In Wunderlich’s view, the industry is not interested in protecting privacy so much as the value of the data it gleans from users. In the case of the Henry family, he says, “If the son had control of his digital identity, his mother could have inherited that and could exercise it in the same way that an executor exercises any other rights after death. I think the whole thing stems from a failure of our legal systems to catch up with the idea of digital identity.”

Henry’s tussle with Google came to a head at a hearing last April, when she says the judge suggested it might be more expeditious to seek a US court order, as the company had asked, rather than fight them in Canada. She is currently pursuing that in California, where a similar case is unfolding—the family of Daphne Caruana Galizia, the Maltese journalist who became known for her lead role in the Panama Papers investigation before being killed by a car bomb in 2017, is seeking the contents of her Google account. Henry is hoping the case sets a successful precedent for her own.

She is awaiting Facebook’s response in Ottawa, but a company spokesperson told me their position is the same as Google’s—the Stored Communication Act ties their hands—so it seems possible that Henry will need to revive her motion for contempt. Then it would be a matter of enforcing the order on an American company. There are established procedures for doing so, says Robert Currie, a law professor at Dalhousie University’s Schulich School of Law, but it’s a lengthy and complex process—in other words, the legal fees are substantial. “We’ve got lots of experience with getting Canadian court orders enforced across borders. Legally, it’s not a big deal, but it’s expensive.” I asked him if there was any chance a nonlawyer representing themselves in court could pull it off. “Oh—no, never.”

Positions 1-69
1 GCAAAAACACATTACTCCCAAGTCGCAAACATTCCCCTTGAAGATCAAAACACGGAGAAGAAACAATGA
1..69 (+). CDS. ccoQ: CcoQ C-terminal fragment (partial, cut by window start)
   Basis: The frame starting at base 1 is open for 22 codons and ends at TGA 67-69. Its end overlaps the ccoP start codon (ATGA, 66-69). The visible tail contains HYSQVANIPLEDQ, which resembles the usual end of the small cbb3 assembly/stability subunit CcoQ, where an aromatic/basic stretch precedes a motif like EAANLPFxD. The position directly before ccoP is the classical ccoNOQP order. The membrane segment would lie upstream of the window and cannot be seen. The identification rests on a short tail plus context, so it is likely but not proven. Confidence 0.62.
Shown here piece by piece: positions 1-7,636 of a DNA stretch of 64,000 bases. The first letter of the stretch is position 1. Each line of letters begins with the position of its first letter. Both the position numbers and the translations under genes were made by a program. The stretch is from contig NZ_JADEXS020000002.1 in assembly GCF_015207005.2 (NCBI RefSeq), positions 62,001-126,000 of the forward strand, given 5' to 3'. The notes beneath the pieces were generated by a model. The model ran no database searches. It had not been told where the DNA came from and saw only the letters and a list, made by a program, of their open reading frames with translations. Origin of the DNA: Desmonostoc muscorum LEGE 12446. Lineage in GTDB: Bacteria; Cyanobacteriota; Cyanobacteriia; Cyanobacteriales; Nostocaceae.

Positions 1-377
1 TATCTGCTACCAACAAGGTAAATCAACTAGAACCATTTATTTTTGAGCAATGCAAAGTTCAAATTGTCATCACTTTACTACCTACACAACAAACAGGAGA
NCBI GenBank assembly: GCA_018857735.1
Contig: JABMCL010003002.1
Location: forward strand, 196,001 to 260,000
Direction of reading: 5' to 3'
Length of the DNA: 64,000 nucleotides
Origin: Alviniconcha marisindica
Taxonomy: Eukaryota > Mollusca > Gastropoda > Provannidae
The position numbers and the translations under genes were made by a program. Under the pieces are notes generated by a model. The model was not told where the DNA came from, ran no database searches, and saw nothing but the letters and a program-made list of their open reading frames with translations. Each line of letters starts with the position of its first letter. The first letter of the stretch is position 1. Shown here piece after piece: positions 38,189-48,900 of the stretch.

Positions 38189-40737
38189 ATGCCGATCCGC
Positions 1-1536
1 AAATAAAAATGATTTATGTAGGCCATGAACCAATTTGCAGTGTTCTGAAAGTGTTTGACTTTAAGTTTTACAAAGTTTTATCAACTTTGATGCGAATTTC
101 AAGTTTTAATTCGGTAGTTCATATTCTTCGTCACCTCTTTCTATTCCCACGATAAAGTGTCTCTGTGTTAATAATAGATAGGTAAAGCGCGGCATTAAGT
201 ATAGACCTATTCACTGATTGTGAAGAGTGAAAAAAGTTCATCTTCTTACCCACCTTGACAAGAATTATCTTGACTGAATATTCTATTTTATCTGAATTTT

What Henry lacks in financial resources and legal knowledge, she makes up for in perseverance. She’s written letters to members of Parliament but so far has received little more than condolences in return. The office of Navdeep Bains, the minister of innovation, science, and industry, replied: “The Government of Canada expects organizations to comply with the laws of the countries in which they operate.” But, “regrettably,” it said, it was “not in a position to bring about a resolution to the matters you have described.”

Dovi’s digital assets remain locked in American server farms, but he did leave behind physical items that have offered the family a measure of solace. These include notebooks filled with handwritten poetry. With the help of one of Dovi’s literary friends, Henry gathered a selection of his poems into a book, which she plans to self-publish—a long-time dream of her son’s. Titled Winter through Windows, the volume portrays a version of Dovi that was never monetized by an algorithm and that his family didn’t have to go to court to obtain: a young man, yearning to see the sublime in mundane corners of life, for whom the world was “paradise, with us in it.”

Brian J. Barth
Brian J. Barth (@brianjbarth) has contributed to the Washington Post and The New Yorker.
Cristian Fowlie
Cristian Fowlie is an artist. His clients include Vancouver Magazine, SAD Mag, Lululemon, and Park Distillery.